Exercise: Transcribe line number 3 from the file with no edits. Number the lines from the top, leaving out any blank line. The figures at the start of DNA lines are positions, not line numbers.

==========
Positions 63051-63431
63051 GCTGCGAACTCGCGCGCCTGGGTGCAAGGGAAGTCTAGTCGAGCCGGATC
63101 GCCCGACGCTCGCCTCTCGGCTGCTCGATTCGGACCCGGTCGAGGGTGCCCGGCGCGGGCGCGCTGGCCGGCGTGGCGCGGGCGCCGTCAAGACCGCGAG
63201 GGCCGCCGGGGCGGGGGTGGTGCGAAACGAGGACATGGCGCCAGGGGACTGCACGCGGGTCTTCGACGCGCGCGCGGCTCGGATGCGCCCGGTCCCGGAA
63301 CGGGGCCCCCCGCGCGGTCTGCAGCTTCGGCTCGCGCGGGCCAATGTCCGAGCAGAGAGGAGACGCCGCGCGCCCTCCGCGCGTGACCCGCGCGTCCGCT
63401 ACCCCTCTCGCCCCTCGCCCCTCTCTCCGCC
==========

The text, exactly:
63101 GCCCGACGCTCGCCTCTCGGCTGCTCGATTCGGACCCGGTCGAGGGTGCCCGGCGCGGGCGCGCTGGCCGGCGTGGCGCGGGCGCCGTCAAGACCGCGAG